NEW DELHI: India has something to cheer about. Chritsine Lagarde, MD of International Monetary Fund, said India’s growth is expected to exceed that of China’s this year and the economy is poised to double over the decade to 2019.
“In this cloudy global horizon, India is a bright spot,’’ the IMF MD said on Monday.
“IMF expects growth to pick up to 7.2% this fiscal year and accelerate further to 7.5% next year-making India the fastest growing large economy in the world.’’
Yet, global recovery remains ‘too slow, too brittle, and too lopsided’, even six years after the financial crisis. In spite of cheaper oil and improvement in the US growth, IMF had to cut global growth forecast. IMF predicts global growth at 3.5 per cent in 2015 and 3.7 per cent in 2016.
There are significant risks to fragile global recovery. Key is the ‘asynchronous monetary policy’, where the US and the UK are normalising monetary policy while Europe and Japan are increasing monetary stimulus. Even if this process is well managed, it may result in excessive volatility in financial markets, including India.
Another risk is Euro area and Japan in low growth-low inflation mode for a prolonged period, which could make it tougher for them to reduce unemployment and excessive public and private debt, and increase risk of recession and deflationary pressures.
The third risk is the triple hit of a stronger US dollar, higher global interest rates, and more volatile capital flows.
Most developed economies are weighed down by high debt, high unemployment and low growth, low inflation, which often results in households cutting back on consumption and investment because of worries about the future, she said.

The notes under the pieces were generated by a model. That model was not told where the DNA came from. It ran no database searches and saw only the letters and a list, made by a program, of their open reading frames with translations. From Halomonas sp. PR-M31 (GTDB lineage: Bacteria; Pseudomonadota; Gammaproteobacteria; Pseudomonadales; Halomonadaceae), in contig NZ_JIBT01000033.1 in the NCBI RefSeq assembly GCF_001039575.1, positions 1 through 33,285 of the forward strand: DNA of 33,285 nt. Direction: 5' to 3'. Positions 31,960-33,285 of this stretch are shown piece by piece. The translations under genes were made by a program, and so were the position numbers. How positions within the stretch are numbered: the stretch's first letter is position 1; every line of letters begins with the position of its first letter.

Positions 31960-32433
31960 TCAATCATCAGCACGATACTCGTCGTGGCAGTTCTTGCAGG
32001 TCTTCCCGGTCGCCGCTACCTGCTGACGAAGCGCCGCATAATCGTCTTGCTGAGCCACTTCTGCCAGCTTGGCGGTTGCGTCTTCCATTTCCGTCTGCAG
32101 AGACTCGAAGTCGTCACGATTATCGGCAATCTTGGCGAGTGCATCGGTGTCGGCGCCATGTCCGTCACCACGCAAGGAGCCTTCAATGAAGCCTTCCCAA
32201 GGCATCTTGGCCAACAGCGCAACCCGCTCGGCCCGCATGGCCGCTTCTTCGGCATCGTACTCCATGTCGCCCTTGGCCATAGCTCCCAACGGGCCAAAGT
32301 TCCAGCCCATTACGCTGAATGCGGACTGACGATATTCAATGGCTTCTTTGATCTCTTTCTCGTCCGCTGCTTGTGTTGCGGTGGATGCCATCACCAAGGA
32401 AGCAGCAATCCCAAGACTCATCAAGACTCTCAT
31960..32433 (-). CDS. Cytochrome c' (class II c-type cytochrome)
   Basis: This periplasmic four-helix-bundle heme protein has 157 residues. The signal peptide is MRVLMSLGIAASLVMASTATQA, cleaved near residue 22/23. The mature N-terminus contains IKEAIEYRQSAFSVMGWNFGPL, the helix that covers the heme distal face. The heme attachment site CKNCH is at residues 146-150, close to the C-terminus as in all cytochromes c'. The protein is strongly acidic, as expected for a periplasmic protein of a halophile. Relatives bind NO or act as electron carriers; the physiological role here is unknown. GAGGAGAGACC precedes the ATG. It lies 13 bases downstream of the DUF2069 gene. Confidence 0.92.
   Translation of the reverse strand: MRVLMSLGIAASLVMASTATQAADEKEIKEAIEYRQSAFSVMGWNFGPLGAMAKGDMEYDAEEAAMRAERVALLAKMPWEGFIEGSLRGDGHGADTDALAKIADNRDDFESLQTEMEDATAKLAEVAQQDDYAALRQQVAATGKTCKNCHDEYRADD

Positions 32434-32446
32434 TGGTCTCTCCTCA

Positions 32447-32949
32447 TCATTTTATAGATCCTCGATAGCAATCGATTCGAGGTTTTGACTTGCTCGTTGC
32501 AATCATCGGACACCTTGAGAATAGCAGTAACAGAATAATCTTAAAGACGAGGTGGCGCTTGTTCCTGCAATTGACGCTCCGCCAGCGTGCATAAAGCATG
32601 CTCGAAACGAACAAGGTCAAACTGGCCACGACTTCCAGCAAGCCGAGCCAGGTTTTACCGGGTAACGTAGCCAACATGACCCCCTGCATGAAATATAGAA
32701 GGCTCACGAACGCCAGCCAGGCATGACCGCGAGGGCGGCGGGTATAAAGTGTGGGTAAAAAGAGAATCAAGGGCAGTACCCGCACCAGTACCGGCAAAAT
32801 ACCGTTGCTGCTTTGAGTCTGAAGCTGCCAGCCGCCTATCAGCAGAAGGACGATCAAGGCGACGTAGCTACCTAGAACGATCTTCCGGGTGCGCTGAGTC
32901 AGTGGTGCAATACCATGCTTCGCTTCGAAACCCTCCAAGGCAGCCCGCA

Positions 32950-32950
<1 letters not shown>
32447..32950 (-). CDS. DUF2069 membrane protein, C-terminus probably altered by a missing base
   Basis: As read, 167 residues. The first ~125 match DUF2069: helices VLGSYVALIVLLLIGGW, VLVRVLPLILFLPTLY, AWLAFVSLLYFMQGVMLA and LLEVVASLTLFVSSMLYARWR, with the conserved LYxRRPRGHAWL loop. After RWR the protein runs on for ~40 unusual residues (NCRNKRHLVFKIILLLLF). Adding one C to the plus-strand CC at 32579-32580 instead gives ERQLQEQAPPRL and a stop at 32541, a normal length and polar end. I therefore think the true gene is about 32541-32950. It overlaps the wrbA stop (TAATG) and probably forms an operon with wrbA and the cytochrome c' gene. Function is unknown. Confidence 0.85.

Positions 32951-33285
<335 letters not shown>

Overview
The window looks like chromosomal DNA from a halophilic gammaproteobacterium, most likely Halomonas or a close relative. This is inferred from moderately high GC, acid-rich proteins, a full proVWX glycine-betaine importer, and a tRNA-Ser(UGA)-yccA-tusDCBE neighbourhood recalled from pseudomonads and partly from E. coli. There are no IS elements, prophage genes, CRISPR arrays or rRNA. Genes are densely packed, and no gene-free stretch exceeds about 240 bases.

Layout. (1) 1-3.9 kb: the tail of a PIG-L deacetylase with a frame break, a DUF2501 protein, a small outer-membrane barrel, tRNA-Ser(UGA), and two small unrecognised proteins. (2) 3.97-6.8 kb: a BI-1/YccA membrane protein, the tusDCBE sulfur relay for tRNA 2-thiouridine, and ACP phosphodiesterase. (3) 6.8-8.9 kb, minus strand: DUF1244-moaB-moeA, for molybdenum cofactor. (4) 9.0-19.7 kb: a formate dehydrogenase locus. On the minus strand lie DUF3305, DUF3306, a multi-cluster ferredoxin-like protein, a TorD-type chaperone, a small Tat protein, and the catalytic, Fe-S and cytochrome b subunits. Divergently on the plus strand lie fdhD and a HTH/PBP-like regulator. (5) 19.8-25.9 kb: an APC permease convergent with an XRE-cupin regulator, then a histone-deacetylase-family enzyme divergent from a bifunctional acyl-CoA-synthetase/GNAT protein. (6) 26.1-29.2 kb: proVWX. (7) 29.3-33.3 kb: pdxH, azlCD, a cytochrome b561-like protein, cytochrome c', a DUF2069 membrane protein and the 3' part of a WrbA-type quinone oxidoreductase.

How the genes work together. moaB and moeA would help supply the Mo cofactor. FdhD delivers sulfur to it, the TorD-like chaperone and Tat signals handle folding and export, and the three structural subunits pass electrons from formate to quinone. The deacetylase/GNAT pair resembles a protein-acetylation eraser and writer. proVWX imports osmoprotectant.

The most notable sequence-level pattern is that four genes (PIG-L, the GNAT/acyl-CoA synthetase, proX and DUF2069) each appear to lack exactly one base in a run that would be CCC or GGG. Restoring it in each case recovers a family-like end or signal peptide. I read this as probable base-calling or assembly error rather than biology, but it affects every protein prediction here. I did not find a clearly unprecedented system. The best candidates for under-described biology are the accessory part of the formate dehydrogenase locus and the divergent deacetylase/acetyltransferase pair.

With this as the backdrop, Lagarde said Indian economy will double in a decade to 2019. While adjusting for differences in purchase prices between economies, India’s gross domestic product will exceed that of Japan and Germany combined. India’s output will also exceed the combined output of the three next largest emerging market economies-Russia, Brazil, and Indonesia, she said.
The recent policy reforms and improved business confidence have provided a booster shot to economic activity, Lagarde said.
She commended India’s fiscal policy for its sound, growth-friendly revenue and expenditure framework for a clear medium-term consolidation path as also the budget’s focus on infrastructure.
The nation must resolve outstanding issues in public-private partnership, regulatory uncertainty and bureaucratic holdups, ease land acquisition, expending clearances and establishing a stable regulatory regime to attract private sector, which is also critical along with public sector to invest $1 trillion that the country’s infrastructure needs.
She welcomed India’s monetary policy’s focus on flexible inflation targeting for a robust foundation for maintaining price stability. To sustain rapid growth India must invest in infrastructure to ensure people are cyber-connected as also highway-connected.